Major sources can reclassify under EPA proposal
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July 02, 2019
Major sources can reclassify under EPA proposal

Under a new EPA proposal, a major source of hazardous air pollutants (HAPs) could be reclassified as an area source at any time by limiting its potential to emit (PTE) HAPs to below the major source thresholds of 10 tons per year (tpy) of any single HAP or 25 tpy of any combination of HAPs. The proposal would provide regulatory language for a policy the EPA is already implementing following the Agency’s issuance of a memo in January 2018, which withdrew what had been known as the Once-in-always-in (OIAI) policy.  

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In addition, in place of the existing requirement that sources meet federally enforceable PTE limits, the Agency is proposing that HAP PTE limits that meet legally and practicably enforceable criteria are effective.

OIAI policy

Clean Air Act (CAA) Section 112 distinguishes between major stationary sources and area sources—that is, any stationary source of HAPs that is not a major source. Major sources are subject to emissions limits based on the maximum achievable control technology (MACT), while area sources are generally required to meet less stringent emissions limits based on the generally achievable control technology (GACT).

In 1995, John Seitz, then the director of the EPA’s Office of Air and Radiation (OAR), issued what became known as the Seitz Memo, which articulated the OIAI policy. Seitz stated that once a source of HAPs was listed as a major source, it could only be reclassified as an area source before the first compliance date of the standard to which it was subject. The reason, according to Seitz, is that compliance with the MACT often results in a major source reducing its emissions to levels substantially below the major source limits. Absent the OIAI policy, these facilities could “backslide” from MACT control levels by obtaining PTE limits, thereby escaping applicability of the MACT and legally increasing emissions right up to the major source threshold. In other words, the intent of the OIAI policy was to block backsliding on emissions control.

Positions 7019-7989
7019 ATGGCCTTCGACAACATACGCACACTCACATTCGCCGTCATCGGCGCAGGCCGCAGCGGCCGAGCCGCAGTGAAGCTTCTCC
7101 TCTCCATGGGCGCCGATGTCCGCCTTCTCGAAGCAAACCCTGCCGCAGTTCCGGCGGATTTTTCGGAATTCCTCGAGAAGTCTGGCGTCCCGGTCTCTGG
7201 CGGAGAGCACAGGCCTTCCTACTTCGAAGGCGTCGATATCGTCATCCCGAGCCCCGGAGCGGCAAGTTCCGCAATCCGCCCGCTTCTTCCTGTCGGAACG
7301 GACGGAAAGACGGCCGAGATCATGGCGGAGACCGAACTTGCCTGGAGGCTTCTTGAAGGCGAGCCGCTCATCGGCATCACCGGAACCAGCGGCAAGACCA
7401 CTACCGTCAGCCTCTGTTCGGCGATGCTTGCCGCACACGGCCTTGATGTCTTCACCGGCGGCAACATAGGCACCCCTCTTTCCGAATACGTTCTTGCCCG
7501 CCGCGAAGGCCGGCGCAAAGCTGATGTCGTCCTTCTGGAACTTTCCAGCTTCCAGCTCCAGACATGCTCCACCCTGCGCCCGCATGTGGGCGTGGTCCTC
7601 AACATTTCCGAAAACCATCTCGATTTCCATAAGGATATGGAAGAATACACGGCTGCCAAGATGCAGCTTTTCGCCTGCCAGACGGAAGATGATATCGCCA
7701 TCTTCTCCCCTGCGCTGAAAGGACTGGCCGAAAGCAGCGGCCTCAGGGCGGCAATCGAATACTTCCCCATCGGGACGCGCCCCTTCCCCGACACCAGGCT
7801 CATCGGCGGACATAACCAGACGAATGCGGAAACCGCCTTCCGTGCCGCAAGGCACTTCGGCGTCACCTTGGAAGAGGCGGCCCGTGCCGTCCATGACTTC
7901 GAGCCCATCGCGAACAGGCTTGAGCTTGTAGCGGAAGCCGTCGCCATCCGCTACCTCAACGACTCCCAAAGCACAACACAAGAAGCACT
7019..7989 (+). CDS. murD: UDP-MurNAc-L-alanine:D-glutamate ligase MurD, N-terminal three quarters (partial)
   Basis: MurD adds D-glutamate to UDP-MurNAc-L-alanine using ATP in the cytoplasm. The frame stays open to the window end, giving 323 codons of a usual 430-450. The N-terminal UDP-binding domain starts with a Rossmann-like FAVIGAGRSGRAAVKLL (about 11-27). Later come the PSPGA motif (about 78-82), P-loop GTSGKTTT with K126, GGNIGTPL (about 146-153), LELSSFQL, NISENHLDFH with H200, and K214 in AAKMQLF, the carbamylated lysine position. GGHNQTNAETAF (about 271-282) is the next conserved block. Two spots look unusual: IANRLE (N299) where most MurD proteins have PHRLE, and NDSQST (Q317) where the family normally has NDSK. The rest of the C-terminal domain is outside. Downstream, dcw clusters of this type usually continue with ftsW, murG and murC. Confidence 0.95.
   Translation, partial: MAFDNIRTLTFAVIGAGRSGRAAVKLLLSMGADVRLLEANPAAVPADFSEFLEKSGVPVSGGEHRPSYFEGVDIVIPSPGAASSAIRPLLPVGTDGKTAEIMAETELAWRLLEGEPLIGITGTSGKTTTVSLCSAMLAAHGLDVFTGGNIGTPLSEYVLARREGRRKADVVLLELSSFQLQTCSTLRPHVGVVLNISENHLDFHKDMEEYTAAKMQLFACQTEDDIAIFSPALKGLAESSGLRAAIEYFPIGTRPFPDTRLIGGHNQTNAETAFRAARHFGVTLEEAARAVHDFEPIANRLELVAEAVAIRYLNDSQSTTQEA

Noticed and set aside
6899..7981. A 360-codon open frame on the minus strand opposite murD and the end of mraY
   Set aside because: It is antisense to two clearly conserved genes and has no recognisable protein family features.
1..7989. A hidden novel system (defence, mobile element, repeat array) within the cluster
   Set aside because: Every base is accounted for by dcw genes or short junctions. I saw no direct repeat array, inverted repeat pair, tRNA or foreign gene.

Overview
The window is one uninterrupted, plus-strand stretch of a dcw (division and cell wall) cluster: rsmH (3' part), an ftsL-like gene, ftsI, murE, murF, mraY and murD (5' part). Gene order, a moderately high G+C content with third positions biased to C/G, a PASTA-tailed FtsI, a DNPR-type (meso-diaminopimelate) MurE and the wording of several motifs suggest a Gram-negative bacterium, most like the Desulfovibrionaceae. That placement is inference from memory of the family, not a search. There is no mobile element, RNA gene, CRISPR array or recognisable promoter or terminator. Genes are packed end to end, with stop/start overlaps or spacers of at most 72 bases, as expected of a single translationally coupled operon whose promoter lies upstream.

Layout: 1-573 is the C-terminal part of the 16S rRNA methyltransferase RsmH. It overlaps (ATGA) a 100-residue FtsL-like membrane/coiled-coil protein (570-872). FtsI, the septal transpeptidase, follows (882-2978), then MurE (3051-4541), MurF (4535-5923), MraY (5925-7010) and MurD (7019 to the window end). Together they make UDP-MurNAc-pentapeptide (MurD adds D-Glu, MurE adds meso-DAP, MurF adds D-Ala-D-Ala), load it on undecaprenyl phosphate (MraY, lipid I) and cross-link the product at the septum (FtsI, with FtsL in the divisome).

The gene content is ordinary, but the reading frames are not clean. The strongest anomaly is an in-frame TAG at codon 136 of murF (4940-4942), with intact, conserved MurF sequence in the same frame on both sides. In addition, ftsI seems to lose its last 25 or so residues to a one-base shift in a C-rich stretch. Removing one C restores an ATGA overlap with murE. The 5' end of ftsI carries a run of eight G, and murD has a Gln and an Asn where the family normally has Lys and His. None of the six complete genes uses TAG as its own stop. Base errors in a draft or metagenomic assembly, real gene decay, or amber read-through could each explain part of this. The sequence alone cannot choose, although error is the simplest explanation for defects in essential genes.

No temporal limitations

But in the 2018 policy statement, William Wehrum, the assistant administrator for the OAR, stated that in the CAA, Congress placed no temporal limitations on the determination of whether a source emits or has the PTE HAPs in sufficient quantity to qualify as a major source.

“To the extent the OIAI policy imposed such a temporal limitation (i.e., before the ‘first compliance date’), EPA had no authority to do so under the plain language of the statute,” wrote Wehrum.

The memo therefore stated that any major source that takes an enforceable limit on its PTE and takes measures to bring its HAP emissions below the applicable threshold becomes an area source, “no matter when the source majy choose to take measures to limit its PTE. That source, now having area-source status, will not be subject thereafter to those requirements applicable to the source as a major source under CAA section 112, including, in particular, major source MACT standards—so long as the source’s PTE remains below the applicable HAP emission thresholds.”

The proposal would give regulatory status to the policy articulated in the 2018 memo. Regarding backsliding, the Agency said it analyzed the reclassification of 34 sources and found that 31 of those would have no change in emissions as a result of reclassification, while the remaining 3 sources would have reduced emissions.

PTE effectiveness criteria

The EPA is proposing that a major source that reduces its PTE HAP emissions to below the major source thresholds by taking HAP PTE limits that meet the proposed criteria for effective PTE limits may request and, upon approval, be reclassified to area-source status. To be effective, the Agency is proposing that HAP PTE limits must be legally and practicably enforceable. Legally enforceable means either federally enforceable or legally enforceable by a state, local, or tribal authority. The EPA proposes that to be practicably enforceable, HAP PTE limits must be written so that it is possible to readily verify compliance and to document violations when enforcement action is necessary.

This part of the proposal goes hand-in-hand with a new definition of PTE, which the Agency is also proposing.

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